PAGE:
Naomi Ghahrai, Contributing Writer
VCU biology professor Tricia Smith and psychology professor Chelsea Derlan are conducting research on students’ perceptions of genetic testing in collaboration with 23andMe, a California-based biotech company.
According to Antonio Regalado from the Massachussetts Institute of Technology Review, more than 12 million people analyzed their DNA with direct-to-consumer genetic testing — in other words, bypassing a health provider — in 2017. The popularity of genetic testing surged in recent years, so Smith questioned the application of genetic testing to students.
“We are trying to look at how genetic testing can affect our students in a variety of ways. One thing we are interested in is if students have personalized genetic results, will it be easier to learn genetics?” Smith said. “Everything is easier to learn if it is about you … and there has been preliminary research in the past that has confirmed this,”
A Stanford Medicine study led by researcher Keyan Salari found that in a genomics and personalized medicine course, medical and graduate students participating in personal genome testing increased their pre- to post-course scores by 31%, compared to a 1% improvement for non-genotyped students.
“The other hypothesis we are interested in is how genetic testing is perceived by the students because not everybody feels comfortable with genetic testing,” Smith said. “We also looked at the demographics of our students like race, ethnicity, and income level.”
The sample of this study included students in Smith’s class titled Senior Molecular Capstone Laboratory Experience. In the beginning of the semester, before receiving genetic testing kits, the students completed a survey asking about their demographic background, feelings about genetics, and perceptions of race and ethnicity. Moreover, the students completed a genetics exam.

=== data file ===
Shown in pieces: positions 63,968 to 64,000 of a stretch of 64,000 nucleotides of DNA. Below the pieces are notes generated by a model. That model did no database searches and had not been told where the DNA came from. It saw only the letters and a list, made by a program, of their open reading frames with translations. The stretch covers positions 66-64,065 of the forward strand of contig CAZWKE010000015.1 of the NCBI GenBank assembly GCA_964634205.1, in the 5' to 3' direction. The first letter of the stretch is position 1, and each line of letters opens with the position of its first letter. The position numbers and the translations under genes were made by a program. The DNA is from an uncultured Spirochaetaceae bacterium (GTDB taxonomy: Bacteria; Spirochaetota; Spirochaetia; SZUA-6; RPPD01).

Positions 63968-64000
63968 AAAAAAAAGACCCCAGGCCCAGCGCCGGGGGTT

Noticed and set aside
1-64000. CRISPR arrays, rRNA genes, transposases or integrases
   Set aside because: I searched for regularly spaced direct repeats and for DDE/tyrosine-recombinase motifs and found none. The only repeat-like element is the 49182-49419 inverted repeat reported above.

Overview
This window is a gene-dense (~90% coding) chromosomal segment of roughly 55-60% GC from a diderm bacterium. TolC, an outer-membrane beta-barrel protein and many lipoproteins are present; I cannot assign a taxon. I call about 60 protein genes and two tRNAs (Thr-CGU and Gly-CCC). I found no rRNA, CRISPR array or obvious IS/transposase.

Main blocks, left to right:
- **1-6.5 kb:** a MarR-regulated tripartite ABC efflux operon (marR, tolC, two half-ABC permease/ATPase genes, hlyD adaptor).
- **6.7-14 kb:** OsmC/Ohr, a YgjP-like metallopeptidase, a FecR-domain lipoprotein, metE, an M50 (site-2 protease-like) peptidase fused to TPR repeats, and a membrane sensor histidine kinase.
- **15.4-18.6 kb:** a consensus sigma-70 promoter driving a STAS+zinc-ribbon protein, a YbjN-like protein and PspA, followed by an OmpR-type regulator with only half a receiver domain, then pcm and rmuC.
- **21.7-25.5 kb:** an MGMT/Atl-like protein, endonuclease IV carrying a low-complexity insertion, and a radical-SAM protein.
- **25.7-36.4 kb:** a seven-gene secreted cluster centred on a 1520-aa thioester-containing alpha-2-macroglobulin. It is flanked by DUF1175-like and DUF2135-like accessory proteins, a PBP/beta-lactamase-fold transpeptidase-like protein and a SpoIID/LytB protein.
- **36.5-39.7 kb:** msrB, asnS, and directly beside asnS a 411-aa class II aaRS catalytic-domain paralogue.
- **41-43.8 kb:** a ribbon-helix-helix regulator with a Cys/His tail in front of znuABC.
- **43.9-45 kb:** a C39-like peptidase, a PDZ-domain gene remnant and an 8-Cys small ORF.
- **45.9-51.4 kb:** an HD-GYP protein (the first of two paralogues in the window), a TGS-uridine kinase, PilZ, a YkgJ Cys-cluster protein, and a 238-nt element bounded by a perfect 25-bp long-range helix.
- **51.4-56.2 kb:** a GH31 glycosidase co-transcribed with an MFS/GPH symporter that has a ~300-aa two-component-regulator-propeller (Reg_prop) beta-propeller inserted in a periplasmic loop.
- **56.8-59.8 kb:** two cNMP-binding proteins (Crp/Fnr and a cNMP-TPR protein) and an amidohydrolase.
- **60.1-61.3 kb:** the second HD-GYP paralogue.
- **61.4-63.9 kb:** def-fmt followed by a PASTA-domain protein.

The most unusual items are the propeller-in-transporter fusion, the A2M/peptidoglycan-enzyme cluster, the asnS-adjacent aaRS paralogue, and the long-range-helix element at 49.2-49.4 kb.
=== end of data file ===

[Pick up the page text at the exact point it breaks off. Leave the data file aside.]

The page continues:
Some of the students received genetic kits from 23andMe in the middle of the semester, while some of the students received the kits after the semester. The students completed a second survey measuring the same factors in the first survey in order to analyze the effects of receiving personalized genetic kits.
“Genetic databases that are consumer-driven happen to contain more data of people of European descent who have a little bit more money,” Smith said. “Since VCU has such a diverse population, we have a very even spread of demographics. It is really nice to start including a more diverse population into [genetic testing].”
Although Smith does not plan to create a personalized genetics class, she noted 23andMe’s nationwide initiative to create such courses. At Stanford University, students can genotype themselves, and use their genotypes in the genomics course. Though Smith hopes in a few years students can participate in pharmacogenetic panels in the beginning of her Biology of Drugs course.
“[My main goal of this research] is to see how personalized genetic information in the classroom facilitates learning. That is really important to me because I want students to be engaged in the classroom and to be excited about the data,” Smith said. “I want them to see how this applies to the real world…I hope they are going to be much more interested about genetics as a career path and how genetics affects health because of these results.”
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